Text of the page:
Saturday, December 4

With apps, generation Z enters the world of investment


The American app Robinhood has succeeded in the West with its mission to open markets to “normal people,” but teenagers and twentysomethings, from Nigeria to India, are hooked on equivalent programs in their respective countries.

“I don’t really worry about my studies, to be honest. It’s all market, market and market,” Ishan Srivastava, a student from New Delhi who started investing in the stock market in December, told AFP.

This 20 year old uses various Indian apps like Zerodha and Upstox and often gets financial advice from YouTube. His ambition is to compose a varied investment portfolio and retire at 45.

In India, this investment revolution has been facilitated by the rise of so-called “demat” accounts, easy-to-open electronic accounts for managing financial securities, stocks and debt.

It is not a singular case. 8,000 kilometers away, a similar furore for these investment apps is spreading across Nigeria.

Its economic capital, Lagos, is known for its lust and reverence for success, but the weakness of its currency, the naira, is adding added pressure on the youth to make money as the price of life has skyrocketed.

In their case, Nigerians turn to local apps like Trove or Risevest that allow them to invest in US markets, considered safe assets while the naira nightmare continues.

“I had the option of putting the money in the bank, but as the months go by, it becomes less and less interesting,” explains Dahunsi Oyedele, 23.

“Sometimes I put my money in Risevest and I get benefits in a week. Imagine getting a 1-2% return on 100,000 naira ($ 240) every week. It’s small, but it means a lot, “he argues.

For several months, after losing his job as a tech journalist due to the pandemic, Oyedele paid his rent by trading cryptocurrencies.

This is a fairly widespread phenomenon during the Covid-19 crisis, when the combination of massive unemployment, lockdowns and, in fortunate cases, some savings, pushed many into the world of finance.

In the United States alone, more than 10 million new investors entered the markets in the first half of 2021, according to JMP Securities.

The new investors are in a great majority young. The average age of the users of Robinhood he is 31 years old. Both india Upstox like the Nigerian Bamboo They claim that more than 80% of their users are under 35.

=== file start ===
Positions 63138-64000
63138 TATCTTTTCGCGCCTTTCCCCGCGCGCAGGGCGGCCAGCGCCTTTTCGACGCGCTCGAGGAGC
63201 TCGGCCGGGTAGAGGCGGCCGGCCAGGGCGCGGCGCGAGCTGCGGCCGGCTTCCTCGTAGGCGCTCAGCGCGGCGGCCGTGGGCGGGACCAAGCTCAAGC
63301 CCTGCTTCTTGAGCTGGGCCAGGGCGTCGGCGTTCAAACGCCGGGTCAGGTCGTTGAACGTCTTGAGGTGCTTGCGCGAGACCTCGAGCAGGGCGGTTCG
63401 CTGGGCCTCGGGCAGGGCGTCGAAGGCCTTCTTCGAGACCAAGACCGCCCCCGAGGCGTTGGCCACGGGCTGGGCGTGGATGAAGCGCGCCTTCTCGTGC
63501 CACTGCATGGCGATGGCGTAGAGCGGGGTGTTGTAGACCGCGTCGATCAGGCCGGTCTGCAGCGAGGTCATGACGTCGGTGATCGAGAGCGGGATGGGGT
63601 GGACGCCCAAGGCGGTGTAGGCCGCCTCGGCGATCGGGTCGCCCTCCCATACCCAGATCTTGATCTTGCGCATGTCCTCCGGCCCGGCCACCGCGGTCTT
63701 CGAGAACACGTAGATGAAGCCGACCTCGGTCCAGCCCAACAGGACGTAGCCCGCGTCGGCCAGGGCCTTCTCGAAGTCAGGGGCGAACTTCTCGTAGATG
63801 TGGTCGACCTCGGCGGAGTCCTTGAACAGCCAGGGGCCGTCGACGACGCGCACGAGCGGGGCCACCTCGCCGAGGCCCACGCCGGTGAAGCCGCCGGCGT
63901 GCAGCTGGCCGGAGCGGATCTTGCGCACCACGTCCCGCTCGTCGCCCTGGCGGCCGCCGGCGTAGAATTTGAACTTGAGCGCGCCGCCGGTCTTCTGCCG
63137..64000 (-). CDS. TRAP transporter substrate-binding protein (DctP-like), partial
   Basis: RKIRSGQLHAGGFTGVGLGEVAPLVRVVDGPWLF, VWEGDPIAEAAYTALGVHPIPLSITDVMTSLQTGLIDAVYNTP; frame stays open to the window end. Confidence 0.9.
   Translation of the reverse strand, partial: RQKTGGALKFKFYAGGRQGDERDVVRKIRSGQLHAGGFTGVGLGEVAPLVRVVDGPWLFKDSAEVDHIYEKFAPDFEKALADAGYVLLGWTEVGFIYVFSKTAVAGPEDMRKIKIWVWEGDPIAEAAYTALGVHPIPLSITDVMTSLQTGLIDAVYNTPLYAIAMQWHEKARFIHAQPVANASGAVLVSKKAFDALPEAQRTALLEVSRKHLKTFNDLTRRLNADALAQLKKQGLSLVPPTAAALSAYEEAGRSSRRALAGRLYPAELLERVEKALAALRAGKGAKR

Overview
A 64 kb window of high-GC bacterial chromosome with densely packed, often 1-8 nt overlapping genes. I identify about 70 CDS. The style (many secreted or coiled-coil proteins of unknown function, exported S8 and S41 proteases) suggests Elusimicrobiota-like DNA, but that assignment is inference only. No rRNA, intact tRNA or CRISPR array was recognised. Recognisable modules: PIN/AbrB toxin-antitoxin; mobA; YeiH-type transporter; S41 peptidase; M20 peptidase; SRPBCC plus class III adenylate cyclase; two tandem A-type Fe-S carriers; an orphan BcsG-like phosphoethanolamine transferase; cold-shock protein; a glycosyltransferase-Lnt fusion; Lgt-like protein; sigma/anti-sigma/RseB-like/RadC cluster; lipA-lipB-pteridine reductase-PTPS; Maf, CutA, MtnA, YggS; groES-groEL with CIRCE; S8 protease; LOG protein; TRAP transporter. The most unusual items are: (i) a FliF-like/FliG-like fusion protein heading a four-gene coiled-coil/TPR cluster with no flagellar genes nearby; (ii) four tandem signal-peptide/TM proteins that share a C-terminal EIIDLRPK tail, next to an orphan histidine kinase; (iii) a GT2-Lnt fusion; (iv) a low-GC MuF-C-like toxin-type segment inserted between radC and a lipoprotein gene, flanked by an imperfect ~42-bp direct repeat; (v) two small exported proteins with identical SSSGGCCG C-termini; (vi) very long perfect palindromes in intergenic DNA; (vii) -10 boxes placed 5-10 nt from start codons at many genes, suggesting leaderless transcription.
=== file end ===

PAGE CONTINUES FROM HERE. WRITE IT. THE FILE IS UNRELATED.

These apps have blurred the barriers to entry for young people, in part by offering fractional shares. It is what in Argentina is known as CEDEARS.

An Amazon title, for example, is currently worth more than $ 3,000, unattainable for most Gen Z youth or older millennials.

But a fraction of that action can be affordable, especially in a commission-free app.

Although celebrated for democratizing access to markets, these apps can also pose problems for inexperienced young investors, critics warn.

The US Securities and Exchange Commission is investigating whether these programs irresponsibly encourage excessive investment, using email alerts and presenting finance as gambling.

And the British financial authority FCA warned in March that this new cohort of young investors, made up especially of women and minorities in this country, could be especially harmed in this adventure.

Almost two-thirds of the new investors the entity interviewed said that in the event of significant losses there would be “a fundamental impact” on their current and future lifestyles, FCA said.

“This new group of investors rely more on recent networks (such as YouTube or social networks) for advice and news,” said the regulator.

And some young investors have already experienced bad luck firsthand. Mumbai-based product designer Ali Attarwala is taking a break after a bad cryptocurrency experience earlier this year.

“These applications facilitate the purchase of speculative assets such as cryptocurrencies, but there is still a lot of volatility in these assets,” explains this 30-year-old man.

Srivastava has also been through ups and downs, but sees these losses as part of learning.

“When I started, I lost almost 50% of the capital,” he acknowledges.

“I do not treat them as losses, but as the price of learning,” he says.



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